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Terminix Pleads Guilty to Illegal Pesticide Applications

April 2016

Product Stewardship and Sustainability Report

On March 29, 2016, Terminix International Company LP and its U.S. Virgin Islands affiliate pleaded guilty to criminal charges that the company illegally applied the pesticide methyl bromide to numerous residential structures in violation of the Federal Insecticide, Fungicide and Rodenticide Act (FIFRA). The U.S. Environmental Protection Agency (EPA) initiated its investigation of Terminix after a family of four was inadvertently exposed to methyl bromide while on vacation in the U.S. Virgin Islands in March 2015. Members of that family suffered severe medical harm.

The use of methyl bromide in residential structures was canceled by EPA in 1984, and any such use in the U.S. is illegal. The charges filed against Terminix listed 15 separate residential applications from 2012 to 2015. As part of its plea, Terminix agreed to pay a $10 million fine, and make “good faith efforts” to resolve the past and future medical expenses of the family harmed. Terminix also agreed to three years’ probation, and agreed to suspend the use of methyl bromide nationwide—even for approved uses—except as required to fulfill existing government fumigation contracts. Because the charges and plea agreement were filed the same day, it is clear that Terminix and EPA had reached an agreement as to the plea deal prior to the filing.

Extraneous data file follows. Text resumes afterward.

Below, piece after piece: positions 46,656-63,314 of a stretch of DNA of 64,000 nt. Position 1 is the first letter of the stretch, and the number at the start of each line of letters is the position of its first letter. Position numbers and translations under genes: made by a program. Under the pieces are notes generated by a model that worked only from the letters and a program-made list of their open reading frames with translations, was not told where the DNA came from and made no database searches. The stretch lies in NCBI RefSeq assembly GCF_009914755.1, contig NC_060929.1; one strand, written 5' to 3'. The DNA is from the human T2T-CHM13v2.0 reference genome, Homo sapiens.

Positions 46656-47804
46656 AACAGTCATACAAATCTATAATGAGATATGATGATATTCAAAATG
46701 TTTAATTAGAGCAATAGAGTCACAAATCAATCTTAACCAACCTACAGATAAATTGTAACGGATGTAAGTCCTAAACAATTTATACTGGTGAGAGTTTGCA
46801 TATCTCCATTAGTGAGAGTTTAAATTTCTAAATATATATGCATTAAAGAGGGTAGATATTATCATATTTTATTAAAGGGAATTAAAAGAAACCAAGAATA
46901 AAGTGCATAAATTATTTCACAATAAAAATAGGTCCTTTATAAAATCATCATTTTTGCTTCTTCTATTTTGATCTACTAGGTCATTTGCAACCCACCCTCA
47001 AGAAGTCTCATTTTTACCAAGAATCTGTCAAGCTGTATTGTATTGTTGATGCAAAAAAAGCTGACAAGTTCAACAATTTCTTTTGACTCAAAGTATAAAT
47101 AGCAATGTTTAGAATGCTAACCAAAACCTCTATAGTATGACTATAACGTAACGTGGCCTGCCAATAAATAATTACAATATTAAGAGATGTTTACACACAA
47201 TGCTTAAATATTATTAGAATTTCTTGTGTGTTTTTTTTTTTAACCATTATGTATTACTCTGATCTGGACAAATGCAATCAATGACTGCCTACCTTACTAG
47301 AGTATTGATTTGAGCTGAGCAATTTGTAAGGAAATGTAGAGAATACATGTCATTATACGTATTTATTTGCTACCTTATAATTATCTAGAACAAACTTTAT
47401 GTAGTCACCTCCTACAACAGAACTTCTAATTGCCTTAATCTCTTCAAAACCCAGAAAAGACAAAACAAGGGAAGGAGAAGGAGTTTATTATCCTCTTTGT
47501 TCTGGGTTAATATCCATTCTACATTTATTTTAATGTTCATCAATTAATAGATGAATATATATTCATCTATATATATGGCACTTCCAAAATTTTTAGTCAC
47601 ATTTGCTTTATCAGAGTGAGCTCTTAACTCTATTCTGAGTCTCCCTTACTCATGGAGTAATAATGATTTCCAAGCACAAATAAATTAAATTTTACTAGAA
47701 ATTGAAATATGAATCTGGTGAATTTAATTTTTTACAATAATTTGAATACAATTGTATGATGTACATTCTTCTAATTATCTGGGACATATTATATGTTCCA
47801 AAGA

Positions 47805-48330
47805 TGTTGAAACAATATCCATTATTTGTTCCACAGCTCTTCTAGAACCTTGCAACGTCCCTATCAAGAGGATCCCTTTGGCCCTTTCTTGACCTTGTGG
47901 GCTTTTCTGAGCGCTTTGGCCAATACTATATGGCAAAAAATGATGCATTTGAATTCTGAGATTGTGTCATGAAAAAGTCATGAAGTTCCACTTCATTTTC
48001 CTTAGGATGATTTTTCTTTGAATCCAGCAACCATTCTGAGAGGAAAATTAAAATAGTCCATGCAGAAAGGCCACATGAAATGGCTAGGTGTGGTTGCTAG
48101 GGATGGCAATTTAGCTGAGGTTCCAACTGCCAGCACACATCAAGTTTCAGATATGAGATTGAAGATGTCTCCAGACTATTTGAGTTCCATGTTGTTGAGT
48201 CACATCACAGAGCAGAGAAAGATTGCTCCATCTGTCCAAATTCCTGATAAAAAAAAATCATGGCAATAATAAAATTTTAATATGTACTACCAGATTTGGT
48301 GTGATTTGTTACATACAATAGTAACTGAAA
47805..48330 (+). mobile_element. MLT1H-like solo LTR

Of the $10 million fine, $1 million is set aside to reimburse the EPA for the cost of responding to and cleaning up the March 2015 incident site, and an additional $1 million is to be paid to the National Fish and Wildlife Foundation to fund pesticide applicator training in the Virgin Islands.

EPA has separately announced that it has opened administrative proceedings against two other applicators in Puerto Rico also for alleged residential applications of methyl bromide.

Observers and industry are also waiting for the results of an EPA Office of Inspector General internal evaluation of EPA’s fumigant regulations and oversight practices. That evaluation includes methyl bromide and other fumigants registered by EPA. The results of that report are anticipated to be released in the coming months, and may shed light on whether and how EPA intends to update its regulation and enforcement for these types of products.